As much as I like to encourage people to follow their dreams and get into this business if you’re considering this simply as a way to invest, my advice would be: Don’t.
Unless you know what you’re doing you can easily lose all of your money.
What if you were to buy a great online course, like one of those I just mentioned above? Wouldn’t that guarantee success? Buy the training, invest the cash and make a fortune, right?
After all, success stories are all over the internet. Dozens of bloggers share their revenue numbers and these numbers are very impressive.
Here’s the thing though. There is a strong survivor bias at play here. You are looking at data from very specific cases, chosen specifically because they were so successful.
What’s the survivor bias?
Also known as Survival Bias or Survivorship Bias, this phenomenon refers to getting to conclusions based on a narrow subset of cases that have made it through some sort of baptism by fire. From Wikipedia –
Survivorship bias or survival bias is the logical error of concentrating on the people or things that made it past some selection process and overlooking those that did not, typically because of their lack of visibility.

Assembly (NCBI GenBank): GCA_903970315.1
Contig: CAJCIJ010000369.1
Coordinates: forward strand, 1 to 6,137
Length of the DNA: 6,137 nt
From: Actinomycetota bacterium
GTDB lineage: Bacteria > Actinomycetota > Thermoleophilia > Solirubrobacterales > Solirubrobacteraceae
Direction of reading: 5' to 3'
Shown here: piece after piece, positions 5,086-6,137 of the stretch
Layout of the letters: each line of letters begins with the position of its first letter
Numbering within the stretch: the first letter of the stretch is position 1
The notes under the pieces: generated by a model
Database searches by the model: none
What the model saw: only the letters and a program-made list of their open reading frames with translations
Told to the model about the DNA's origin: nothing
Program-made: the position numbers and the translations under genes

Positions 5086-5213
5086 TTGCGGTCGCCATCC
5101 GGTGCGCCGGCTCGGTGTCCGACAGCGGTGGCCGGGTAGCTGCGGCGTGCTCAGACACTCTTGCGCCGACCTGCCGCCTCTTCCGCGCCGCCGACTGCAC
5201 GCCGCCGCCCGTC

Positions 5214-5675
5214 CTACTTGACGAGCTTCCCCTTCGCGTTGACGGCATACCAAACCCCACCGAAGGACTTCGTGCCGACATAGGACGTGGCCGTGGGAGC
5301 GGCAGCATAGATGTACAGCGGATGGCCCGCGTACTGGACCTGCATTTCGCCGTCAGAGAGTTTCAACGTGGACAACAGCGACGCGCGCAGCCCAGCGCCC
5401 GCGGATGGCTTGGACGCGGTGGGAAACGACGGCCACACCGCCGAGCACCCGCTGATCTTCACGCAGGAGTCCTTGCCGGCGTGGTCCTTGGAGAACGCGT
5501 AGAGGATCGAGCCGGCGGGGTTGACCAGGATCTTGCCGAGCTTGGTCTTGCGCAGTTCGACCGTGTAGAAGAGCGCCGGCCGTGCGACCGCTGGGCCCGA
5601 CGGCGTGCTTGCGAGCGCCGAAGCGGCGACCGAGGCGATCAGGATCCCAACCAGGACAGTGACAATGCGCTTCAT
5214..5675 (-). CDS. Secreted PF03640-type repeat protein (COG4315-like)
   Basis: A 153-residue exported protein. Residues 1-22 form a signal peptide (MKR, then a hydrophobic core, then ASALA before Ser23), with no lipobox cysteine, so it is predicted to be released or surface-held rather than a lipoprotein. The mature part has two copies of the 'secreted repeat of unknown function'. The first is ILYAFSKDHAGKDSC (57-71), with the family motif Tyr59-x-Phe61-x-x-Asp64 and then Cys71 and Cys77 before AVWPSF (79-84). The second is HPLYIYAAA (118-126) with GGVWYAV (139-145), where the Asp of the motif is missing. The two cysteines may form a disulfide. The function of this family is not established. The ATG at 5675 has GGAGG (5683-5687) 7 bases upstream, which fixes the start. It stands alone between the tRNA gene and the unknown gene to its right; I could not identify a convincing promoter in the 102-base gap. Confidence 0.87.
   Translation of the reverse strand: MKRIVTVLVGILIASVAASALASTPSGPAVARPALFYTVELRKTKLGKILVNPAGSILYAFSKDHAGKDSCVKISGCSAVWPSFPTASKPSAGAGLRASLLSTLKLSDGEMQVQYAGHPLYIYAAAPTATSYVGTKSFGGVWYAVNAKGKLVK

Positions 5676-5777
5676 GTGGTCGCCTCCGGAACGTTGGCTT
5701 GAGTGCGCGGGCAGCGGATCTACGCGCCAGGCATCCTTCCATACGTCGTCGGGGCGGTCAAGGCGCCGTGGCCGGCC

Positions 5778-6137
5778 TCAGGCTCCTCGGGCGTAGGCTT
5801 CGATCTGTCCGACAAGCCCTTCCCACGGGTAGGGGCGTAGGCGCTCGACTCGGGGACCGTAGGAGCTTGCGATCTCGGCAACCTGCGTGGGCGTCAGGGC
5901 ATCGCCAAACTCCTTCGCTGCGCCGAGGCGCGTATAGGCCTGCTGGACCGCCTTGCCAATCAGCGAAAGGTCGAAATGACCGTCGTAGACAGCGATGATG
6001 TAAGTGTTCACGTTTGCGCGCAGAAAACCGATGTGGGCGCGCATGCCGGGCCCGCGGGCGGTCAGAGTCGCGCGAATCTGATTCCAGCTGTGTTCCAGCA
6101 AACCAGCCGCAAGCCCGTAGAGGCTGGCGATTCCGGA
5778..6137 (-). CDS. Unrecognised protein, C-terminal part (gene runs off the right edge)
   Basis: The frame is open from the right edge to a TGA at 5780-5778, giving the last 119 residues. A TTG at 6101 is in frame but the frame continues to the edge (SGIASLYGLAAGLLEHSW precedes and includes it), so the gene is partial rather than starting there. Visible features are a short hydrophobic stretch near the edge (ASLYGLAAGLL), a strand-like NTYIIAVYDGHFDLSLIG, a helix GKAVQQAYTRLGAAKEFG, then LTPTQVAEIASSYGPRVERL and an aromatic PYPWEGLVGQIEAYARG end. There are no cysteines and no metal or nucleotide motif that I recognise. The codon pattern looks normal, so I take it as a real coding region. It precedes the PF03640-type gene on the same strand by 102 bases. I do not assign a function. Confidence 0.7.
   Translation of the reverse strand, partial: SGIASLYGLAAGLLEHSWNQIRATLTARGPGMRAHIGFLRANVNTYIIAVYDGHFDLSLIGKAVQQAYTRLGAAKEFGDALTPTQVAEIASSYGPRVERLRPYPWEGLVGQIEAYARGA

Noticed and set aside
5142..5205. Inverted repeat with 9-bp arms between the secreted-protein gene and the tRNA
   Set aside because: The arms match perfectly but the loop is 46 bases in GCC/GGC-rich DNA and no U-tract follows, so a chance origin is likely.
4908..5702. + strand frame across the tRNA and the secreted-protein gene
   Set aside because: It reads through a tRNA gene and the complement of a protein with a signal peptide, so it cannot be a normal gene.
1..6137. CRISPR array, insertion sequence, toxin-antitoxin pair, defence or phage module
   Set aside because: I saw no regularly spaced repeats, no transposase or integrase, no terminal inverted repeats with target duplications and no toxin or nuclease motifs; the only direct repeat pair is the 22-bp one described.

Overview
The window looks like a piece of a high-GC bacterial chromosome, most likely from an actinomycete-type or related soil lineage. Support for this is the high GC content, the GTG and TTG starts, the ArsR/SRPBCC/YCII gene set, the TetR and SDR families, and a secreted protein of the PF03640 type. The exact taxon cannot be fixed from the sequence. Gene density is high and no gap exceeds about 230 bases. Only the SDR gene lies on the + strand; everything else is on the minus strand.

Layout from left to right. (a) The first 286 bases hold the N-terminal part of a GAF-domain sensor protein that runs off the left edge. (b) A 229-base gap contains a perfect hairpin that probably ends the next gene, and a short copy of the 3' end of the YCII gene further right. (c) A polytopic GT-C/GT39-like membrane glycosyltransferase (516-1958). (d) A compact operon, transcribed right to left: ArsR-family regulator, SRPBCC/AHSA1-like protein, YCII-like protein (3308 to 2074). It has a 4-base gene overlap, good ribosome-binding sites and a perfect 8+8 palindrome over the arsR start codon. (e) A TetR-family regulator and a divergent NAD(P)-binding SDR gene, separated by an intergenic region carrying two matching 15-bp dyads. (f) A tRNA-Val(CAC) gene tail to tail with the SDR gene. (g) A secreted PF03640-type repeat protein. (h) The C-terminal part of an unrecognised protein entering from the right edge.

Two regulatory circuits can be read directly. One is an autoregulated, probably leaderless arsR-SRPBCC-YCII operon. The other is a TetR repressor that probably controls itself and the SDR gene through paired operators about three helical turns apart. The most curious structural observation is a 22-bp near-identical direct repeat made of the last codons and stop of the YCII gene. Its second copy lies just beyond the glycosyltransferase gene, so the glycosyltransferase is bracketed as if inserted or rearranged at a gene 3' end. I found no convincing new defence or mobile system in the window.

Here’s a one-minute video about why you should not fall into the survivorship bias trap.
Marketers often rely on this bias. Take weight-loss diets, for example. Whatever the plan, app or method, you’re not likely to see a message saying something like “95% of those who followed our diet have lost more than 20% of their body fat and retained their goal weight for five years”.
Why? Because I’ve never heard of any diet that actually shows anything remotely near that level of success. According to actual studies, if diet marketers were to use real statistics, it would probably look something like –
50% of people who followed this diet managed to lost up to 15% of their body weight during the first year. Only 1% managed to keep that weight off five years later.
Would you buy that diet plan?
So, instead, they are going to rely heavily on the survivorship bias and show you only their most successful cases. In fact, this is what I’m seeing on the main page of WeightWatchers.com